The U.S. Marine Corps taught Jerry Ensminger to be a tenacious fighter, a dogged investigator and an arresting public speaker.
“They created me,” the retired master sergeant says. “And now I've turned this weapon on them.”
Ensminger, a crew-cut career Marine now retired and living outside White Lake, is one of a handful of leaders in a nationwide fight to get the Corps to release information about contaminated drinking water that circulated through Camp Lejeune for decades before poisoned wells were closed in the mid-1980s.
He and others spend countless hours digging through records, presenting their findings to members of Congress and posting them on a Web site, The Few, the Proud, the Forgotten. They have kept the issue alive, they say, in hopes of getting help for people made sick by the water or who lost loved ones to illnesses caused by it. Ensminger's daughter, Janey, died in 1985 of leukemia, which Ensminger believes she contracted from exposure to the water at Camp Lejeune. She was 9.
In 1997, a federal agency that studied the contamination and its possible effects issued a report that said adults who drank, bathed in and cleaned with the tainted water faced almost no increased risk of cancer or other illness. This month, Ensminger and his cohorts claimed a victory when the agency retracted that report.
The federal Agency for Toxic Substances and Disease Registry also acknowledged for the first time that the water contained benzene, a known carcinogen. And it is working on a modeling project expected to show that tainted water flowed to the spigots of many more people than the Marine Corps originally reported and for much longer.
By some estimates, 1 million people – Marines and their dependents along with civilians who lived and worked on the base – are thought to have been exposed to a stew of chemicals known or suspected to cause cancer, birth defects, neurological disorders and other illnesses.
The contamination likely started within a few years of when Camp Lejeune was established in 1942, according to the toxic substances agency. It grew worse as tens of thousands of gallons of chemicals used for military vehicles, munitions, construction and pest control were spilled, dumped or buried all over the 244-square-mile base. Additional chemicals seeped into the water after leaching from a dry cleaner and other businesses just outside the base.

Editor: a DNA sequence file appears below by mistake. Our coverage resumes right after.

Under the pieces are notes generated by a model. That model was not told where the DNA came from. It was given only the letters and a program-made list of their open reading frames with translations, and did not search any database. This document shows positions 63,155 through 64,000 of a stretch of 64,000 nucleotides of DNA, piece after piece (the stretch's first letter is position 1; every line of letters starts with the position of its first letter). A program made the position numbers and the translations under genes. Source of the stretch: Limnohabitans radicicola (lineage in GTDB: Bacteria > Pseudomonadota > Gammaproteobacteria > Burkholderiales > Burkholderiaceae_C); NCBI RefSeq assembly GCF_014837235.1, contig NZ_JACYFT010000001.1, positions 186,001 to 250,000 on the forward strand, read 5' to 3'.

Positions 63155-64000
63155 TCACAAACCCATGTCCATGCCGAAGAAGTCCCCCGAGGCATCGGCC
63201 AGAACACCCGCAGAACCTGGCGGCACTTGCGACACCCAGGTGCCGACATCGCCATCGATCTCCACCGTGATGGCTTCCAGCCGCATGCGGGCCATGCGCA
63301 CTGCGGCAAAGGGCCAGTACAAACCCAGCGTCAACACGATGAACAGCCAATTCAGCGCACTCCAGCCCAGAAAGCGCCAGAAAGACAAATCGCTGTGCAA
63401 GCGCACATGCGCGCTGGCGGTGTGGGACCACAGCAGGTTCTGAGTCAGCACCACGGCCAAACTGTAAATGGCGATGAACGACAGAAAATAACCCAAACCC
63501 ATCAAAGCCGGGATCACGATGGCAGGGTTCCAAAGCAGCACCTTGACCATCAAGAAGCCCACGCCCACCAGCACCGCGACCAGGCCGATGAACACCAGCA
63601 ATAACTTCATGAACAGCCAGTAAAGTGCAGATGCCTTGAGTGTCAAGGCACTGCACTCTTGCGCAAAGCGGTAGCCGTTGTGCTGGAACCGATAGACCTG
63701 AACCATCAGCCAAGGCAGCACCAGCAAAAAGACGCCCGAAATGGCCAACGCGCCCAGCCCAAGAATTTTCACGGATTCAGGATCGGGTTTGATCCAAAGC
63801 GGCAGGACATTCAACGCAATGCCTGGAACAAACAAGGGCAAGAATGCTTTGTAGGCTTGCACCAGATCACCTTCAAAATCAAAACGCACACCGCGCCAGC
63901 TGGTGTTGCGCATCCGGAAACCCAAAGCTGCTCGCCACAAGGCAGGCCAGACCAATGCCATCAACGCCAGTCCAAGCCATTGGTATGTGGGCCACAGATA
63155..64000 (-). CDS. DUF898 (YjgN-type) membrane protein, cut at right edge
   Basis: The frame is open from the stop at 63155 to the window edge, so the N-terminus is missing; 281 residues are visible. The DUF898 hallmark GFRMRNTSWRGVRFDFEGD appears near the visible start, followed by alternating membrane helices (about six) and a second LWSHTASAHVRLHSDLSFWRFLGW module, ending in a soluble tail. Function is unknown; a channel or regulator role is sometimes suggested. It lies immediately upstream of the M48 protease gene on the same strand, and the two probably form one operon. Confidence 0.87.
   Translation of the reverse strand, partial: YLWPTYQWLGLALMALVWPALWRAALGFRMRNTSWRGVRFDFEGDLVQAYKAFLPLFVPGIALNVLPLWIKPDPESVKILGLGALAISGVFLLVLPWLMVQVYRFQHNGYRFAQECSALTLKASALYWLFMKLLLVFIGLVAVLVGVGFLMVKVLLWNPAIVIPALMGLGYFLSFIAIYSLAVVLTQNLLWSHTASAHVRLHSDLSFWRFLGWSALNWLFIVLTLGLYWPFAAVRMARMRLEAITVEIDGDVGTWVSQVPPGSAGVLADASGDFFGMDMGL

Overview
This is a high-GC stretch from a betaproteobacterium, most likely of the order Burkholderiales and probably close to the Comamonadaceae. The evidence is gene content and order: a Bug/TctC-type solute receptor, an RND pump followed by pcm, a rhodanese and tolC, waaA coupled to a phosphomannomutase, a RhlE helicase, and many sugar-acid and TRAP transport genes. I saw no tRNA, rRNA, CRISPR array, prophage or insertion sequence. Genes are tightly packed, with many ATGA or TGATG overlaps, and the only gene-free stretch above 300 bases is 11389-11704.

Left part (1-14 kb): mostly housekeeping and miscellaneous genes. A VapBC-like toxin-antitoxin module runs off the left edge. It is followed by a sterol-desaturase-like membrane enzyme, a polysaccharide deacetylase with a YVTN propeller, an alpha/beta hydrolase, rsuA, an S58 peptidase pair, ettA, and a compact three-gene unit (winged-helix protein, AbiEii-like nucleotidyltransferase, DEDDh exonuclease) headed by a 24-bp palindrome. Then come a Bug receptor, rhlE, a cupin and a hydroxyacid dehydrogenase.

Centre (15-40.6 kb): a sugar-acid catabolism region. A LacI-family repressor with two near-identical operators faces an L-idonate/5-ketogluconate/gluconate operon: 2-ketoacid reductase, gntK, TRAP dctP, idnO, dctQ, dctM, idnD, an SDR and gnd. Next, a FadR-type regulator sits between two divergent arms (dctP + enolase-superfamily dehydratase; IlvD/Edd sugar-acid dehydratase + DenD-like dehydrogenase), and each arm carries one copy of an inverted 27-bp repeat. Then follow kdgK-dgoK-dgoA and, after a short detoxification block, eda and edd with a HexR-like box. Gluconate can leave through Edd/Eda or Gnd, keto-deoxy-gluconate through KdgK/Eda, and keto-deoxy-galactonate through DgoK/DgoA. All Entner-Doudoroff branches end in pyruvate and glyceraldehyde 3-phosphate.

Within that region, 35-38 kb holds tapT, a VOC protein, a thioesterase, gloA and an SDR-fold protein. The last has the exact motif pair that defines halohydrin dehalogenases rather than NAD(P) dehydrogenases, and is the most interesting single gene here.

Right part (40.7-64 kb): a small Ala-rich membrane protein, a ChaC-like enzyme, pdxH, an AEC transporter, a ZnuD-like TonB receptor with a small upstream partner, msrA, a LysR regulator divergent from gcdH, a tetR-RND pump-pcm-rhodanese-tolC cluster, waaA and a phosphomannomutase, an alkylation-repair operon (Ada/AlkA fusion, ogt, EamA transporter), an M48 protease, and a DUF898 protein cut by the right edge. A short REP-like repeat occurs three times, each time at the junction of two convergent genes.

The report the agency pulled from its Web site earlier this month had said that the greatest health risks from the water were potential effects on fetuses and young children from exposure to two solvents: tetrachloroethylene, or PCE, and trichloroethylene, or TCE.
After the agency withdrew the report, U.S. Sens. Kay Hagan and Richard Burr sent a joint letter to the secretary of the Navy asking for a meeting to discuss why the Marines, which fall under the Department of the Navy, have been slow to release information when they have been ordered by Congress to do so.
First Lt. Brian Block, spokesman for the Marine Corps Headquarters in Quantico, Va., said the Marines have readily shared information about the water at Lejeune with the toxic substances agency.
“The health and safety of our Marines, Sailors, civilians and their families is our highest priority,” Block said in an e-mail response to a reporter's question. “The Marine Corps is committed to the ongoing scientific studies and research efforts to find answers to questions and concerns about health issues associated with exposure to contaminated water.”